عنوان مقاله [English]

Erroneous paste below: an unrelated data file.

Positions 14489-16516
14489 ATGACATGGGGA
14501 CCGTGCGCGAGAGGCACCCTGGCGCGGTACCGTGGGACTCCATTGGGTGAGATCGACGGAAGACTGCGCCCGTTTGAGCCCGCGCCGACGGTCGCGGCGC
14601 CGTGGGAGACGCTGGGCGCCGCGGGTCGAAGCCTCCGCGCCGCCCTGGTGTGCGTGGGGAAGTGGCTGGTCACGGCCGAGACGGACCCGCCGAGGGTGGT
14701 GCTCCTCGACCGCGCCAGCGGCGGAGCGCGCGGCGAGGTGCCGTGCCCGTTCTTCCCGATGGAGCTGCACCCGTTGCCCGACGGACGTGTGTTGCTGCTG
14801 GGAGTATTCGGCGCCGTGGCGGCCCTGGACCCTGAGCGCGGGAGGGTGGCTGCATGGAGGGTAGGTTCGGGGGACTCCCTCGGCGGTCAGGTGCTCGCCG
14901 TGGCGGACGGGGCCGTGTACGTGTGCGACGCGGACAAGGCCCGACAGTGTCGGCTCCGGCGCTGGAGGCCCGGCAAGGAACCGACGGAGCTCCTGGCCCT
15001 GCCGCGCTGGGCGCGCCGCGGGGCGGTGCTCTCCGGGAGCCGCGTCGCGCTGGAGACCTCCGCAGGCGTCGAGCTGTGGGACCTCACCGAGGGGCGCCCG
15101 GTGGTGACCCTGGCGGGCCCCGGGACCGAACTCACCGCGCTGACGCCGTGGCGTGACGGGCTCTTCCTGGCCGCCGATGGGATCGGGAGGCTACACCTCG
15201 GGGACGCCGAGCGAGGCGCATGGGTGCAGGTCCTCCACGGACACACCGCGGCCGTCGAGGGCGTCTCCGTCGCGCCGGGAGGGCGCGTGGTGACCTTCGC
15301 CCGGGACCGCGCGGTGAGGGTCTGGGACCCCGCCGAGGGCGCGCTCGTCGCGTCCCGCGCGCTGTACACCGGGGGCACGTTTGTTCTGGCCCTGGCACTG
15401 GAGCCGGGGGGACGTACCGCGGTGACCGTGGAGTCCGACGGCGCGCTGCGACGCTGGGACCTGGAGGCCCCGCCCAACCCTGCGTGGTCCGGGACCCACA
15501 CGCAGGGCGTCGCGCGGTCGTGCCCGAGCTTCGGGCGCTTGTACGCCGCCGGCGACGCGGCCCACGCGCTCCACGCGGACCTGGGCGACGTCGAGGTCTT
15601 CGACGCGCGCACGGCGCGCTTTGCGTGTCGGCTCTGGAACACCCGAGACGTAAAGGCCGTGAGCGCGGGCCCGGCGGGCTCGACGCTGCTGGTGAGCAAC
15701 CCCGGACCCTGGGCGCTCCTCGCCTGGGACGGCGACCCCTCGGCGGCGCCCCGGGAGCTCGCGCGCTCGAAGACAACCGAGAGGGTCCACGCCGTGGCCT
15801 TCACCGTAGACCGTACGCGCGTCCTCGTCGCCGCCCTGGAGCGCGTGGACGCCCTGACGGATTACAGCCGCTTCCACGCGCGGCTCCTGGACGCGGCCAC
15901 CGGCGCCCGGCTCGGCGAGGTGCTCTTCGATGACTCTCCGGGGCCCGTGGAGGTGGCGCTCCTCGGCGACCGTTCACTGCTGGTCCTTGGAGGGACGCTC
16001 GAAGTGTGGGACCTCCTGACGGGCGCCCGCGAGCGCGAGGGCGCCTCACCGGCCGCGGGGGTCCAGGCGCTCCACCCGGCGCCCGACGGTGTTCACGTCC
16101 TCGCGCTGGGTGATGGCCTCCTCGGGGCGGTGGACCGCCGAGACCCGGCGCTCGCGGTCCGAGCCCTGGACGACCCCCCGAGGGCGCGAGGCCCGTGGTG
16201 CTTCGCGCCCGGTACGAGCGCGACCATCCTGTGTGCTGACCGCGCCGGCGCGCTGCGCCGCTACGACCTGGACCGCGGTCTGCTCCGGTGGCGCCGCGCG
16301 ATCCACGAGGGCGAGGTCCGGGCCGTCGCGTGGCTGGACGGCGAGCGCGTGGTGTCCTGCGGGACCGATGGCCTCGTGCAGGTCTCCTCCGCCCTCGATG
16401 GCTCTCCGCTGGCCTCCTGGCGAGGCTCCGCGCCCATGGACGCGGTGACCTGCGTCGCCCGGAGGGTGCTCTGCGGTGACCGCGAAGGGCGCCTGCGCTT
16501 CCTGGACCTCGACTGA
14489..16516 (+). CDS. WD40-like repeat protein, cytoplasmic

Each year, more than 2000 million tons of wastewater is generated by oil refineries in the Middle East and European Union countries only. Oil refinery wastewater contains a wide range of toxic and non-biodegradable pollutants. Its discharge into the environment has created a major ecological problem throughout the world. An adsorption process for sewage refinery treatment would be an attractive method, if the adsorbent were inexpensive and available. In this study, activated carbon, prepared from almond shell and nut shells, are used as natural adsorbents for the treatment of petroleum refinery wastewater. The effect of pH, contact time and adsorbent concentration on TPH removal efficiency was studied. The results have shown that the effects of pH on the adsorption of petroleum hydrocarbons onto prepared activated carbon are small. It has also shown that about 90\% of adsorption occurs in the first 30 minutes of the process and is completed in 60 minutes of contact time when the adsorption reaches equilibrium condition. The experiments demonstrated that an increase in adsorbent concentration leads to adsorbent particles attaching to each other. This reduces surface area and adsorption sites, therefore, decreasing adsorption efficiency per mass unit of adsorbent. The highest TPH removal efficiency obtained was 85\% at pH=8, with a concentration of activated carbon=5 gr/L and contact time= 2 hours. Equilibrium sorption data were compared with Langmuir, Freundlich, Temkin and Dubinin-Radushkevich isotherms. The highest $R^2$ value was obtained for the Freundlich model, which indicated the heterogeneity of the adsorbent surface.Based on the Langmuir model, the maximum monolayer adsorption capacities of almond shell and nut shell activated carbon were estimated to be 83 mg/gr and 59 mg/gr, respectively. The heat of the sorption process for almond shell and nut shell activated carbon was estimated from the Temkin model to be 26.15 J/mol and 15.47 J/mole, respectively, which vividly proves that the adsorption experiment followed a physical process. Adsorption of petroleum hydrocarbons onto activated carbons was followed by pseudo-second-order reactions.